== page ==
Stop Popping Up Your Dinks (and hitting them into the net).
In this blog post I will use some photos of my friends from the Blairsville, Georgia Pickleball Club. I “cartoonized” the images so they won’t necessarily be recognized.
There are several reasons people pop up there dinks. Let’s start with the most basic reason – your grip is too tight.
Why is a tight grip bad? Well, you have to understand that your arm, wrist and paddle are components of a lever. If you have ever used a lever to lift an object, such as a big rock that you want to dislodge from the ground, you know that the longer the lever, the easier it is to lift that object. To give you an idea of powerful a lever can be, Archimedes once said, “Give me a lever and a place to stand and I will move the earth.”
So, think of you arm and paddle as a lever. If your arm and paddle measure two feet, for example, the amount of pressure you are going to need to lift a ball is next to nothing. In fact, if you use your arm and paddle as a lever, you will almost certainly pop the ball up. You are employing too much force. Players with a tight grip can lose sensitivity and control, both of which can lead to inconsistent shot-making and can cause the ball to fly off the face of racquet erratically when dinking.
Now think about a lever that has a spring near the end of it. How much weight are you going to be able to lift with that lever? Very little. The lever will bend, right? Just by loosening your grip a bit, you may find you have more sensitivity and that the ball remains on the paddle for just a fraction longer for better feel and consistency, and you are less likely to pop it up.
Remember, a pickleball ball averages between 0.78 and 0.935 ounces, and a tight grip will turn your arm/paddle into a lever, and you don’t want that.
Another reason people pop the ball up is that they “flick” their wrists. This is particularly true of people getting into the game who played a lot of racquetball. There are times when you want to flick you wrist in pickleball, like when you are trying to hit topspin, but dinking is not one of those times. You are, once again, applying too much force to the ball.
What about posture. I teach my students to have two hands on the paddle, either on the grip (like I do) or with one hand on the back of the paddle. I use two hands for a number of reasons. One is that with my left hand on the paddle, I really cannot get the paddle behind my back (more on the later). A second reason is that I can use my left hand to help turn the paddle to my forehand side. The third reason is that two hands come in handy in firefights (when I do want more power on the paddle from my grip).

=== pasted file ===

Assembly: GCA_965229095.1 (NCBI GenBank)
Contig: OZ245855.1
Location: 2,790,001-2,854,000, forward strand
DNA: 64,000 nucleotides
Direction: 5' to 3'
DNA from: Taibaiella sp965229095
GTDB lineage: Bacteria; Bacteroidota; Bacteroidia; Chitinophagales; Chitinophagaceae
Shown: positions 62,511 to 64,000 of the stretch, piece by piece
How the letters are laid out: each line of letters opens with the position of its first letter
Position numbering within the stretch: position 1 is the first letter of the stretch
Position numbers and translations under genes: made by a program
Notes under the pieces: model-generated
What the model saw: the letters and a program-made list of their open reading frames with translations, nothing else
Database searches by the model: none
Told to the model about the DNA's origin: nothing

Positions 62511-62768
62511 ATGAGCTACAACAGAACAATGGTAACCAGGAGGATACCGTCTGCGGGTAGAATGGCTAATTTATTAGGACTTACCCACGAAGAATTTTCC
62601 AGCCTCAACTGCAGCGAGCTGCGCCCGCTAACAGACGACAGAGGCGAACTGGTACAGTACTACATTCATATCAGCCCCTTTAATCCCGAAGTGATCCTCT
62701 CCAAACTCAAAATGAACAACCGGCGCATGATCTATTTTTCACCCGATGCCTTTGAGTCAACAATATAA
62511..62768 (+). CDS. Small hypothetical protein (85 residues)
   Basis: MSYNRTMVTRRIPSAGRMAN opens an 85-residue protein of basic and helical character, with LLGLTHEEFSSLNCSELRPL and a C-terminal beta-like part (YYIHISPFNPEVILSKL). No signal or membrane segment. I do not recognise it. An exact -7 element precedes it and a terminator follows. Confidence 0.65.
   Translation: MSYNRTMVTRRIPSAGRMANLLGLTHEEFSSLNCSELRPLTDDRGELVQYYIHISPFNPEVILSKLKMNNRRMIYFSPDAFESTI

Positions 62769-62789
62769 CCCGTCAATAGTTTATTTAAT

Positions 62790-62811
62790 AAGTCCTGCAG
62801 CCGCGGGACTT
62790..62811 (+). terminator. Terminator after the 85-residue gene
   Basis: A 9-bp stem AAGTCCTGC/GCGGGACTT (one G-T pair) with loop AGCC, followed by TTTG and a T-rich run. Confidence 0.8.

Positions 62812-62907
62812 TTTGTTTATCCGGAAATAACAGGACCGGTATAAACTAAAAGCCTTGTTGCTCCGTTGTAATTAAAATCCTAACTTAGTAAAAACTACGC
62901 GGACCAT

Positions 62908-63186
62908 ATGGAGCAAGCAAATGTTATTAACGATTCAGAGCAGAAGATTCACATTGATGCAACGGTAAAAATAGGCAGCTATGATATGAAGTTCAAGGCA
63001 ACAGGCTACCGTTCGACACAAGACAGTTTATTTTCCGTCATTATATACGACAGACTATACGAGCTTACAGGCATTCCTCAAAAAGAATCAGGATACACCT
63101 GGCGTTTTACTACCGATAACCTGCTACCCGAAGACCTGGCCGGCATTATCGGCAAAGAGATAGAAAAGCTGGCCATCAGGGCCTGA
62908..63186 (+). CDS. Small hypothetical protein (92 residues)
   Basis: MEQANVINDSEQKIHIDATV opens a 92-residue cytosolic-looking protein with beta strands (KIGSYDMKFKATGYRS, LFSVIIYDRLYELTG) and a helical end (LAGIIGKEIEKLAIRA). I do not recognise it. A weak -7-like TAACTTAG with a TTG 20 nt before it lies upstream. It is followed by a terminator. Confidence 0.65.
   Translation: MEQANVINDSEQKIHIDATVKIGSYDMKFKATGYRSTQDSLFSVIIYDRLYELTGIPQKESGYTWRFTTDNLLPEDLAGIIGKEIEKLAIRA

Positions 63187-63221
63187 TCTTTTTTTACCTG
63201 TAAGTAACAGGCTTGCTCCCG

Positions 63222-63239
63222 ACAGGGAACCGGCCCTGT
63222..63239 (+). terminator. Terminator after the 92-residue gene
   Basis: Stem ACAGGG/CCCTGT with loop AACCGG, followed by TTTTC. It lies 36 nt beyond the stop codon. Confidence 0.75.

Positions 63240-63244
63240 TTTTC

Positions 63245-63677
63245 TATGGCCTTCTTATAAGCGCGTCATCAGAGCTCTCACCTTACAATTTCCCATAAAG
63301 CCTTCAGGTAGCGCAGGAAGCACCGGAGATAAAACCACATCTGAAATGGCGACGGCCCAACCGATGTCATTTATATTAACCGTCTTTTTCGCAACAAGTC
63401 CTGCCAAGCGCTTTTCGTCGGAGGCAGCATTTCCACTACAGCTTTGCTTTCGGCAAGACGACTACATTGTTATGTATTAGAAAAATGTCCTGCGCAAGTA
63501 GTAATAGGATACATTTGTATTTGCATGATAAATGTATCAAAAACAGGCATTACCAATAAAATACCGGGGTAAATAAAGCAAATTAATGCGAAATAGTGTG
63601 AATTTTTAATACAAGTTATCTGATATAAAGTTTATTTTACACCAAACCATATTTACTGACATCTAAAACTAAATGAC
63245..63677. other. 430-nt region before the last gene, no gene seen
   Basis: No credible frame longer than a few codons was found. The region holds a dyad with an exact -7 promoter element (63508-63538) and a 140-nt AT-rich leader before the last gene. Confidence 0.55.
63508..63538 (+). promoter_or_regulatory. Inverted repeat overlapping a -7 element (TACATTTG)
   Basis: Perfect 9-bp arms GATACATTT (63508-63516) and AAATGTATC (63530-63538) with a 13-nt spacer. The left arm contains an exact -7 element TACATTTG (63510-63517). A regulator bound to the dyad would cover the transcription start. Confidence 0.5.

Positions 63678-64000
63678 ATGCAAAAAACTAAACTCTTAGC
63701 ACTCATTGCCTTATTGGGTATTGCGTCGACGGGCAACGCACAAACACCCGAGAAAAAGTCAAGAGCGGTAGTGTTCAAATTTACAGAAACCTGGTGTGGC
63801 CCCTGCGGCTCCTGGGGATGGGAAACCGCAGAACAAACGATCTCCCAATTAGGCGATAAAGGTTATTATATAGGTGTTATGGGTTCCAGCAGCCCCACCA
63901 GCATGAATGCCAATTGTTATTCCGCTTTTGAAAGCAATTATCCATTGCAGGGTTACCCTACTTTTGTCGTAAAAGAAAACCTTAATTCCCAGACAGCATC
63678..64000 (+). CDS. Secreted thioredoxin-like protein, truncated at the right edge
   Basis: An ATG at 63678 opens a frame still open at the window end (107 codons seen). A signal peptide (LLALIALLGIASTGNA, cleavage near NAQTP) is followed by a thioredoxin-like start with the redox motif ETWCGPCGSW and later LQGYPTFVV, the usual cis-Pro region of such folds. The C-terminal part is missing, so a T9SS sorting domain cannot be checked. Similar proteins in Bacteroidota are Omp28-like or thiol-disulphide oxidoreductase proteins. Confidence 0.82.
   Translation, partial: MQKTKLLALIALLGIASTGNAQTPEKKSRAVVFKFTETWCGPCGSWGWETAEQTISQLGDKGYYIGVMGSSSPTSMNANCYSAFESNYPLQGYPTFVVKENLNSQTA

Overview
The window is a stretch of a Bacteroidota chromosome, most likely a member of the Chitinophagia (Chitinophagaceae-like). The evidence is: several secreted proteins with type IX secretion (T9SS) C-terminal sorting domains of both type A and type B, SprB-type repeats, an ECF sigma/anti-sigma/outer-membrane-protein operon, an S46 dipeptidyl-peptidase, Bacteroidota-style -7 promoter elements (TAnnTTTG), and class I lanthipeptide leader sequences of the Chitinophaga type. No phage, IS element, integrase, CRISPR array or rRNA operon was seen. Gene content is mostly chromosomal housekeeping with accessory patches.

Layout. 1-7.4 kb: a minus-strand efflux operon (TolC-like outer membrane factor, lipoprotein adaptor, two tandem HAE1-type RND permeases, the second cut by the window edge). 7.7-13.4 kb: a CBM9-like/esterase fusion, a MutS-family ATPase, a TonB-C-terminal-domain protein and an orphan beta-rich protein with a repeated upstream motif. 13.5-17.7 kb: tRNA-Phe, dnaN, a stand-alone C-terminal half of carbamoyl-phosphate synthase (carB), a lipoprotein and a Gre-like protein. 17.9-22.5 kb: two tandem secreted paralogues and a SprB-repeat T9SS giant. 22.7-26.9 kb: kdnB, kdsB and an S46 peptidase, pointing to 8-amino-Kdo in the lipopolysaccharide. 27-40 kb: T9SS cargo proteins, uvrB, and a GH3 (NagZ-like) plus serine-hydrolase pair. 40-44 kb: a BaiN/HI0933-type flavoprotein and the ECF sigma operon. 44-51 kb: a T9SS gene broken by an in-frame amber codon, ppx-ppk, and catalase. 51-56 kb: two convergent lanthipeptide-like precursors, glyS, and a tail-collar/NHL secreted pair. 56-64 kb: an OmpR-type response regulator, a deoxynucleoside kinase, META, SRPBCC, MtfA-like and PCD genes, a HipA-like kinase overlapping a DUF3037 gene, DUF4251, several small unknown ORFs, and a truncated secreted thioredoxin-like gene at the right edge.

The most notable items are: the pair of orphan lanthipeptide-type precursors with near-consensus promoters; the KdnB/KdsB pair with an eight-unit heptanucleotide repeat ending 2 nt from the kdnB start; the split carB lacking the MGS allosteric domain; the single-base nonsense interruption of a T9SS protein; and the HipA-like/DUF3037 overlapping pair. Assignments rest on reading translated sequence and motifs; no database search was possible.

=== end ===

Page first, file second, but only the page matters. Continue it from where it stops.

Here are two people from Blairsville with perfect setup positions – paddles up, knees bent. The person on the right has just hit a nice dink that is on its way down over the net, and the other two players are ready to take it in front of their bodies.
What if your posture is not quite correct? You might wind up taking the ball behind your back, and you will almost certainly pop the ball up or hit it into the net.
If your opponent hits the ball so well that it puts you on the defensive, it is better to take a step back and keep the paddle in front of you.
Another problem some people have is weight transfer. On all your shots, you want to transfer your weight from your back foot to your front foot. What you don’t want to do is hit a ball leaning backwards. That is almost a guarantee that the ball will be popped up.
Another common problem is that players reach too far into the NVZ to take a ball out of the air. Yes, you want to dink the ball before it bounces if you can, but a very simple solution to the problem of reaching too far into the NVZ is to step back about a foot from the NVZ. You are much better able to determine if you can take the ball out of the air, or if you should take a step back and let the ball bounce.
Finally, there is this: in whitewater kayaking we have a saying – “don’t look where you don’t want to go, because you will wind up going there.”
In pickleball, the saying can be – “don’t look where you want your shot to go WHILE YOU ARE HITTING IT.
Look at the picture below. The player (it seems) is looking at her opponent rather than at the ball.
This ball went into the net.
Keeping your head down is harder than it seems. I am guilty of “peeking” a lot on my forehand because I am judging where and how hard I want to hit it. It is a habit that I cannot shake if I don’t concentrate. Practice visualizing your shot, then keep your head down and hit it. Visualization is a concept that has worked very well for me in golf.
So, those are my suggestions. Comments are welcome.